Kierkegaard clearly loved Mozart's music, though he was probably not the most musically proficient of philosophers. The viewpoint set out by ‘A’ here is grounded in a Hegelian understanding of music, which even by the 1840s was in certain respects aesthetically reactionary, and entirely neglects the role of memory in accounting for music. But more musically informed authors in Strauss's own era voiced similar reservations. One such musical connoisseur was Thomas Mann, resident at this time in Strauss's native Munich, who took up the argument in his contemporaneous ‘novel of time’ The Magic Mountain. ‘Can one tell – that is to say, narrate – time, time itself, as such, for its own sake?’ ponders Mann in a chapter entitled ‘Strandspaziergang’ (‘By the Ocean of Time’ in Helen Lowe-Porter's contemporaneous English translation). Mann – or his narrator – appears at first to think not: ‘that would surely be an absurd undertaking’ he quickly responds. ‘A story which read: “Time passed, it ran on, the time flowed onward” and so forth – no one in his senses could consider that a narrative. It would be as though one held a single note or chord for a whole hour, and called it music.’ In other words, ‘narration resembles music in this’, he argues, ‘it fills up time’. Or more precisely, ‘time is the medium of narration, as it is the medium of life’, just as, ‘similarly, time is the medium of music’. ‘Music divides, measures, articulates time, and can shorten it, yet enhance its value, both at once. Thus music and narration are alike, in that they can only present themselves as a flowing, as a succession in time, as one thing after another.’ Yet on further reflection, he proposes that narrative differs from music in that it might meaningfully ‘tell a tale of time’, that is, it might make time its content as well as its medium, whereas music cannot do this.Footnote 31 One can conceive of a ‘novel of time’, a ‘Zeitroman’ as Mann styles his work, but there can be no ‘musical composition of time’ – no ‘Symphony of Time’ or (at least from a musical perspective) ‘Opera of Time’.Footnote 32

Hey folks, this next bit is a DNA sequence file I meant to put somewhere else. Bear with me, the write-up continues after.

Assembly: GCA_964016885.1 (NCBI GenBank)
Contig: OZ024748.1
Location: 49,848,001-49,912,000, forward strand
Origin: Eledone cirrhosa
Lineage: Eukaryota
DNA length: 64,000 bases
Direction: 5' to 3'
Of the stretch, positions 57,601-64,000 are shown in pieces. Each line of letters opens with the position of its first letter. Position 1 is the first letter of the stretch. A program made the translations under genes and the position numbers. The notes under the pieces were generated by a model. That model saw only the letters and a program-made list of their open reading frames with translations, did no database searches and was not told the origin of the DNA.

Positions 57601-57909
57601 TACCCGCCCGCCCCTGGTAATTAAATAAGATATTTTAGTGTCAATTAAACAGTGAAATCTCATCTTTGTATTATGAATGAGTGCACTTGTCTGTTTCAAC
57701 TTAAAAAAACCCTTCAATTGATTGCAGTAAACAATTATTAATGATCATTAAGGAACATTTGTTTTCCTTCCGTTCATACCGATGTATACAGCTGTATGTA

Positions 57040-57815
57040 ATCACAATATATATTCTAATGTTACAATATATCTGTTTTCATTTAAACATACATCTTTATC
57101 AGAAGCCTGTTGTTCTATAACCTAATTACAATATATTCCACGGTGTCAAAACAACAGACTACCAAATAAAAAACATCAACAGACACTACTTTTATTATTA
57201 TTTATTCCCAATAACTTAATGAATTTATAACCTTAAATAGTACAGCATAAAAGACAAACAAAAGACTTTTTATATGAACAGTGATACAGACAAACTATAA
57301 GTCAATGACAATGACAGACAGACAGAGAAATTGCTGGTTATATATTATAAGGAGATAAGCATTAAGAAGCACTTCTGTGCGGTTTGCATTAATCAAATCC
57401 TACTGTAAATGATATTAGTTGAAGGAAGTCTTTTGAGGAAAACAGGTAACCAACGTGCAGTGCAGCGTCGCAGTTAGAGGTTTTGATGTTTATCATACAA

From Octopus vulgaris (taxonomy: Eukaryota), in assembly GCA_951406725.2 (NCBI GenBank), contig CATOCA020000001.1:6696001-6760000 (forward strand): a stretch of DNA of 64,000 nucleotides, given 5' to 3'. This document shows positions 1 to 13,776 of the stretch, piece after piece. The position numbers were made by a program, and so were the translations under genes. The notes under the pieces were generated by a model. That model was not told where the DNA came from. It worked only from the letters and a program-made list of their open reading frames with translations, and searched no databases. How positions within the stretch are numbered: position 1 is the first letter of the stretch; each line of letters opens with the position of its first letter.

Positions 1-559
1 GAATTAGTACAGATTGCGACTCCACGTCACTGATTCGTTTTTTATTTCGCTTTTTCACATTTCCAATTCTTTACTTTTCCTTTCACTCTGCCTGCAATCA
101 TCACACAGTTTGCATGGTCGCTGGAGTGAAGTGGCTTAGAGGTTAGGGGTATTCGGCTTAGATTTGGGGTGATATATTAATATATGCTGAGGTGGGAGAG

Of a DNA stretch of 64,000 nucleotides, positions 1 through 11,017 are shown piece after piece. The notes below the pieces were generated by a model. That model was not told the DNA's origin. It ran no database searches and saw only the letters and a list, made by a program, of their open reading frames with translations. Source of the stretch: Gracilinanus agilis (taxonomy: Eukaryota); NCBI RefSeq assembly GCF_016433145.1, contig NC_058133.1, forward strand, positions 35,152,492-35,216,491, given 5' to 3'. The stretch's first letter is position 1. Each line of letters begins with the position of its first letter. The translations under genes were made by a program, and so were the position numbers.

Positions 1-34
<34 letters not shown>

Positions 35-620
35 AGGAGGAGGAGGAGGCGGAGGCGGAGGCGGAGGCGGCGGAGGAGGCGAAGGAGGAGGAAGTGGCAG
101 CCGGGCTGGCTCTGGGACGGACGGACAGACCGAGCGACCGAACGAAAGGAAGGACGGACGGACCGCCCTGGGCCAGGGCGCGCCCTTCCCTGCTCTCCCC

The problem here revolves around the distinction Mann makes between what is now usually called the ‘time of the narration’ and ‘narrated time’.Footnote 33 ‘A narrative must have two kinds of time’, his narrator asserts: ‘first, its own, like music, actual time, conditioning its presentation and course; and second, the time of its content, which is relative – so extremely relative that it can either coincide nearly with the actual, or musical, time, or can be a world away’. In contradistinction, ‘the time element in music is single’: music is confined to the time of its performance, to its presentation. Echoing views placed in the mouth of the good-natured but prosaic Joachim Ziemssen earlier in the novel, the narrator continues, ‘A piece of music called a “Five-minute Waltz” lasts five minutes, and this is its sole relation to the time element. But a narrative which concerned itself with the events of five minutes, might, by extraordinary conscientiousness in the telling, take up a thousand time five minutes.’Footnote 34 It thus follows, for Mann's narrator, ‘that time, while the medium of the narrative, can also become its subject. Therefore, if it is too much to say that one can tell a tale of time, it is none the less true that a desire to tell a tale about time is not such an absurd idea.’Footnote 35